Commentary & Analysis

helps financial firms meet and exceed the OCIE observations and requirements.

OCIE has highlighted information security as a key risk for security market participants, and has included it as a key element in its examination program over the past eight years.

This recap assumes familiarity with the OCIE and their cybersecurity observations.

Monarch views the OCIE observations as a minimum set of controls for an effective cybersecurity program.

OCIE will continue to conduct risk-based examinations of RIAs that have never been examined, including new RIAs and RIAs registered for several years that have yet to be examined.



For 2020, OCIE has outlined 7 key areas for a cybersecurity program.  OCIE gives a high level overview of each area but does not prescribe actions to take.  Many firms will follow NIST or ISO controls, but each firm needs a framework that fits their business.  These are key areas to have foundational security, but firms may need to go above this threshold depending on their threat model, data, regulations, and privacy obligations.


OCIE 7 Key Areas

  • Governance & Risk Management
  • Access Rights & Controls
  • Data Loss Prevention
  • Mobile Security
  • Incident Response & Resiliency
  • Vendor Management
  • Training & Awareness

Focus on these observations after implementing the 7 key areas. Ensure your cybersecurity program is documented.

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Policies and procedures need to reflect the Firm's actual practices.


Policies and procedures need to be reasonably tailored to provide employees with guidance and include examples of procedures to follow during a cyber event.

Firms must consider their business model to conduct risk assessments that identify, manage, and mitigate cyber risks. 


Governance & Risk Management

  • Senior Level Engagement
  • Risk Assessment
  • Policies and Procedures
  • Testing and Monitoring
  • Continuous Evaluation
  • Communication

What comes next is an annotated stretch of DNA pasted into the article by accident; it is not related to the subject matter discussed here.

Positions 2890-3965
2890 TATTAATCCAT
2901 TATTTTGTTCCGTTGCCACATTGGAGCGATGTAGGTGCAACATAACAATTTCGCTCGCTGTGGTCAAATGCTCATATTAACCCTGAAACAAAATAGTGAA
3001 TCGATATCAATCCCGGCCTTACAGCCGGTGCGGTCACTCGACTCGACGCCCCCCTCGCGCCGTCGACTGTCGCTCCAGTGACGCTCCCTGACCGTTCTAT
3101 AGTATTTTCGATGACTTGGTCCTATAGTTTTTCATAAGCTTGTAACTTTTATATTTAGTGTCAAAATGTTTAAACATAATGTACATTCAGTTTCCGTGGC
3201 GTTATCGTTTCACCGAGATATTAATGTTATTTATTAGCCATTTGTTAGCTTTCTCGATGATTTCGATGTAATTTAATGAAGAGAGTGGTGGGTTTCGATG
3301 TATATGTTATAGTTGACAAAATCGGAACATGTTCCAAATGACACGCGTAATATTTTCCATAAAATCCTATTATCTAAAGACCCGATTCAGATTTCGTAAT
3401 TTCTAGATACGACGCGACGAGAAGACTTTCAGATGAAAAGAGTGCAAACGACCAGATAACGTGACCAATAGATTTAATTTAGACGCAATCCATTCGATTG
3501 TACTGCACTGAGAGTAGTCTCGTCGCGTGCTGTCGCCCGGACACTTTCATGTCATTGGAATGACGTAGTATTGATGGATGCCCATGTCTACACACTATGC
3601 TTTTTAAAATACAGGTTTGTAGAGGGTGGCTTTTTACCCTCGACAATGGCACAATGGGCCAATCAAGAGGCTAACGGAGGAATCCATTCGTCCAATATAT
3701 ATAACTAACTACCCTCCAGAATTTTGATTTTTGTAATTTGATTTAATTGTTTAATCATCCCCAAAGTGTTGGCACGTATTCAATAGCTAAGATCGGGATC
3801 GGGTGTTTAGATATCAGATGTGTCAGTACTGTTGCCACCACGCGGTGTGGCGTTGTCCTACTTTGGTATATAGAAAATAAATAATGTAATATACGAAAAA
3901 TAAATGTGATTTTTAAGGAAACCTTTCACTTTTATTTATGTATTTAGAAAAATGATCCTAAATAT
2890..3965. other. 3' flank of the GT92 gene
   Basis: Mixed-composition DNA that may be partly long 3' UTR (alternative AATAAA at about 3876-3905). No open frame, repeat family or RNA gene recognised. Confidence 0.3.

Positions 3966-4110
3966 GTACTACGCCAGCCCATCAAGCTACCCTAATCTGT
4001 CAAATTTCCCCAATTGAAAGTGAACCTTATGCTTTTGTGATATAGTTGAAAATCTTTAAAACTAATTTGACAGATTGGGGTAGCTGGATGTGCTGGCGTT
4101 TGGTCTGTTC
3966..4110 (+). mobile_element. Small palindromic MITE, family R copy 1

Cybersecurity must be continuous.


Firms need to continuously monitor and assess cyber risk.  Stale risk assessments can provide a false sense of security and lead mitigation efforts down wrong paths.

Cybersecurity monitoring should also extend to your firm’s service providers.



  • Develop reporting metrics to monitor cyber risks.
  • Implement continuous Vulnerability and Patch management.
  • Prioritize vulnerabilities and risks in context of your business and threat model. 
  • Include a failure/breach of your third party vendors in your business continuity plan.


Do the right things at the right time.


OCIE Risk Alerts provide timely information on cyber risks that affect financial firms.

For 2020, OCIE released the following risk alerts:

  • Ransomware
  • Select COVID-19 Compliance Risks and Considerations
  • Safeguarding Client Accounts against Credential Compromise
  • OCIE Observations: Investment Adviser Compliance Programs


  • Monitor cybersecurity alerts published by the Department of Homeland Security and CISA.
  • Share the alerts with your firm’s third party service providers.
  • Assess, test, and periodically update incident response and resiliency policies and procedures, such as contingency and disaster recovery plans.
  • Implement perimeter security capabilities that are able to control, monitor, and inspect all incoming and outgoing network traffic to prevent unauthorized
    or harmful traffic.
  • Conduct heightened reviews of personnel access rights and controls as individuals take on new or expanded roles in order to maintain business operations. 
  • Successful attacks occur more often when individuals use the same password or minor variations of the same password for various online accounts, and individuals use login usernames that are easily guessed, such as email addresses or full names.


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OCIE wants to see evidence of continual improvement in your firm’s cybersecurity program.  Perfection is not expected, but documenting discovered risks and plans to mitigate them goes a long way to demonstrate the firm’s commitment to cybersecurity.

General cybersecurity controls to protect firm’s and investor PII includes: access rights and controls, data loss prevention, penetration testing and vulnerability scans, vendor management, employee training, and incident response plans.


  • Update your firm’s list of regulatory, legal, and privacy requirements.
  • Evaluate your firm’s current cybersecurity program against the 7 key areas.  Prioritize areas of improvement.
  • Update policies and procedures to reflect what the firm does in practice. 
  • Make procedures clear for staff to follow.
  • Continuously monitor your risk environment along with your third party vendors.

In the area of third-party and vendor risk management, OCIE will also focus on oversight practices related to certain service providers and network solutions, including those leveraging cloud-based storage.

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